Thrive by Five: Advocating for our children with government

Thrive by Five: Advocating for our children with government

As parents, we have plenty of reasons for ensuring that our children have everything they need to “Thrive by Five.”

However, there’s only so much that we can do as individual families for our children. We rely on various levels of government to ensure our children have access to quality child care and programming through family centres, recreation facilities, and public libraries.

Canada offers the Canada Child Benefit and Child Tax Credit to help parents, but our government still hasn’t adopted a national child care policy which would ensure quality, accessibility, and affordability for all families.

Each province and municipality provides for children and their families in different ways, usually through several different ministries, and navigating the various systems when our children need support is often challenging.

Questions to help you “Vote for kids”

Are you ready to advocate for child care in Canada?

The First 2000 Days Network has developed an integrated approach to early childhood development and invites you to participate in “Voting for kids.”

As municipal, provincial, and federal elections occur in your part of Canada, you have the opportunity to ask candidates about their position on national child care to help you in determining how you will cast your vote.”

You might want to ask:

• What is your party’s plan to invest in early childhood development?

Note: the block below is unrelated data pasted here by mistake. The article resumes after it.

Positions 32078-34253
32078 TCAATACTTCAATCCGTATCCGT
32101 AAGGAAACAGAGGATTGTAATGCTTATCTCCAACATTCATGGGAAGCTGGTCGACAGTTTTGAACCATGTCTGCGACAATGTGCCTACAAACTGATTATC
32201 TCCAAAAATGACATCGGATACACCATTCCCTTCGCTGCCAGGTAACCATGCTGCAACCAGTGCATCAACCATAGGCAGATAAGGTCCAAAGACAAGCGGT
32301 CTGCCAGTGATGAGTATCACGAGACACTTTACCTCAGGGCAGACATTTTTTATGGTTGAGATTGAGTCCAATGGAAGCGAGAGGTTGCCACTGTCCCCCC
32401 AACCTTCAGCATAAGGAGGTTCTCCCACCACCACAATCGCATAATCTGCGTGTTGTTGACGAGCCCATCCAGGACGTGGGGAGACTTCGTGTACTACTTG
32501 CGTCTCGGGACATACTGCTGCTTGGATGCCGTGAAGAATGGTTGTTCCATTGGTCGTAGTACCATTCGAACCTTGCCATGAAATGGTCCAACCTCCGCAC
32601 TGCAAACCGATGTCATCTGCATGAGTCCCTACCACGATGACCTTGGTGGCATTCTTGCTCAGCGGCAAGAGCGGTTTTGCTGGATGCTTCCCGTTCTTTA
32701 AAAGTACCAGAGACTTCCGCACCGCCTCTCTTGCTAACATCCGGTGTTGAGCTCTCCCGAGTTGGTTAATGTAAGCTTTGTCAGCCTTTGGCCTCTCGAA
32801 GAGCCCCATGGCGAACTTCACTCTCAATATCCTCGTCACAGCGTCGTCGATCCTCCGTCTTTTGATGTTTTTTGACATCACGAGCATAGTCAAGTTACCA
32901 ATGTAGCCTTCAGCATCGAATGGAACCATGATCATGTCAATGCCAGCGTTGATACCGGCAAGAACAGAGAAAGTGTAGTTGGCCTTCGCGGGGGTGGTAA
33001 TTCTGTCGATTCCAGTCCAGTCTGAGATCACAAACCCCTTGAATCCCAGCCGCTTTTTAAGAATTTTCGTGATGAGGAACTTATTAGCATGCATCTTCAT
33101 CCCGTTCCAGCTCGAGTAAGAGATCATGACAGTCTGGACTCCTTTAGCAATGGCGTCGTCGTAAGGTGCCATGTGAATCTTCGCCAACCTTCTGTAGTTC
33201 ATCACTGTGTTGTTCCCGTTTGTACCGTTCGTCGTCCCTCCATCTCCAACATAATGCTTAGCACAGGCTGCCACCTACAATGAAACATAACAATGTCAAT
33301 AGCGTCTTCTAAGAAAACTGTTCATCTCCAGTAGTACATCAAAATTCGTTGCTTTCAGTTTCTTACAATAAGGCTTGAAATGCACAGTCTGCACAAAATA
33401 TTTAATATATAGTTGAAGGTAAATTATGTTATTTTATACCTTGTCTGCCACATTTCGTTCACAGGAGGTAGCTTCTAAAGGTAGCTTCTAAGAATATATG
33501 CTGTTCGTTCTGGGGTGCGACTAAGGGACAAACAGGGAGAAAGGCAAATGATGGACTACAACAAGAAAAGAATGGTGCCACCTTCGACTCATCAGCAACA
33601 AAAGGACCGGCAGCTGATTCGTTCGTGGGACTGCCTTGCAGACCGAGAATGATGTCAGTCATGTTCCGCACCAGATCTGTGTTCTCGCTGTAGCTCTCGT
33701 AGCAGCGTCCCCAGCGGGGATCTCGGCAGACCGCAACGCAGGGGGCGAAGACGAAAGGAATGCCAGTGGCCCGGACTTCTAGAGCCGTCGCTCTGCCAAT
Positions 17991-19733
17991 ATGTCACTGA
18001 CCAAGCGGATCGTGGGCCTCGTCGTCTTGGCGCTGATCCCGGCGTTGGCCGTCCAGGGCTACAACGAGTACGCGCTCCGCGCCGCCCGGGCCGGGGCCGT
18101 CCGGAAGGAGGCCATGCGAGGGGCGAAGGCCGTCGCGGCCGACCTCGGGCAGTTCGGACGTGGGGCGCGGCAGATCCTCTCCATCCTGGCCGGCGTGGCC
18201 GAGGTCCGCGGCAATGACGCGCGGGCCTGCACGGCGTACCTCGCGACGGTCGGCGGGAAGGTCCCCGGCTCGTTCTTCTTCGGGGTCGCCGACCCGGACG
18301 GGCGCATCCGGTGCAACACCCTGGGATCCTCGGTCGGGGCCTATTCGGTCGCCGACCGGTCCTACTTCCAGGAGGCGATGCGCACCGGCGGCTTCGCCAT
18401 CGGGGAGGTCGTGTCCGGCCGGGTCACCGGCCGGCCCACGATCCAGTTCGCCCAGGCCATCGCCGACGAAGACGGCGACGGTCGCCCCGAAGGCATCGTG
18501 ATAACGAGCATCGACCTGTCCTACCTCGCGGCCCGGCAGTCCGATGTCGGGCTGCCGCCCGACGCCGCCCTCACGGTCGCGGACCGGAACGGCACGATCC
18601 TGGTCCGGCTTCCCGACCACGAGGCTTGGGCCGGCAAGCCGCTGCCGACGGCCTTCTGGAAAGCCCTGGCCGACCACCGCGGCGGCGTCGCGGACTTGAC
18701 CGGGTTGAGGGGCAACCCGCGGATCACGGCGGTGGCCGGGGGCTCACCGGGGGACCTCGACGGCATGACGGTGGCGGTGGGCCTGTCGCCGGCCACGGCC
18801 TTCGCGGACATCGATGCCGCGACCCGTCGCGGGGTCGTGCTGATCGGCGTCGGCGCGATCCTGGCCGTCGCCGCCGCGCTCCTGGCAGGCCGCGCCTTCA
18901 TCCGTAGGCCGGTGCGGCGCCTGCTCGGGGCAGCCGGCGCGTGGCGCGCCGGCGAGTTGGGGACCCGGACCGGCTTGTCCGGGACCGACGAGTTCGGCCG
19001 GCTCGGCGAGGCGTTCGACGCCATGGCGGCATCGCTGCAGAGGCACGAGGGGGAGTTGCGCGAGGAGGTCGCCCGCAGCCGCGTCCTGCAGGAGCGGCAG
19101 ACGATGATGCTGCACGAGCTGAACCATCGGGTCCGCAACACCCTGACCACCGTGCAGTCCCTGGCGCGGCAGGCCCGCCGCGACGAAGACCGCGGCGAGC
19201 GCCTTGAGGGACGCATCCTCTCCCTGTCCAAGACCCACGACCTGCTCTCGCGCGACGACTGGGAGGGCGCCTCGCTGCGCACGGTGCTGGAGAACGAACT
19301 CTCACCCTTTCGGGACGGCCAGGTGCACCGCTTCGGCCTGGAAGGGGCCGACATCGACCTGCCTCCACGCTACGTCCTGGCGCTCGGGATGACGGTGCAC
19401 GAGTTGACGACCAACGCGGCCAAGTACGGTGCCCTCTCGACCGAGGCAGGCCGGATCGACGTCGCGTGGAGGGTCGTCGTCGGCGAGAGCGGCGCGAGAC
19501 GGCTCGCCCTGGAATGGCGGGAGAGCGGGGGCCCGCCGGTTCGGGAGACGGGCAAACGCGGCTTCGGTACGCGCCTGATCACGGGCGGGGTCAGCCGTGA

• How will your party support children in their early years to improve their school readiness?
• How does your party plan to address and improve mental health amongst children and their primary caregivers?
• What is your party’s plan to end child poverty?

Why these questions are important

To underscore the importance of these questions and the child care issue in Canada, the First 2000 Days Network provides these stats:

  • If children haven’t developed a vocabulary of 5000 words when they start kindergarten, they are less likely to meet grade-level reading by Grade 3 — a strong determinant for completing high school.
  • A mere 1% increase in the high school completion rate across Canada would save $7.7 billion in social assistance, costs of crime, and lost earnings.
  • In Canada, only 13% of children aged 3 to 4 years get enough daily exercise. Physical activity improves their cognition, brain function, and mental health.
  • When families struggle in poverty, child development suffers. Poverty causes high parental and family stress due to unstable housing, unsafe communities, unemployment, and chronic scarcity.
  • A comprehensive approach to early childhood development would help to address each of these factors and conditions.

For more information, statistics, tips, and downloadable Q-cards check out the First 2000 Days Network new website.

In the next election in your area, commit to “Voting for Kids”!

Leave a Reply

Your email address will not be published. Required fields are marked *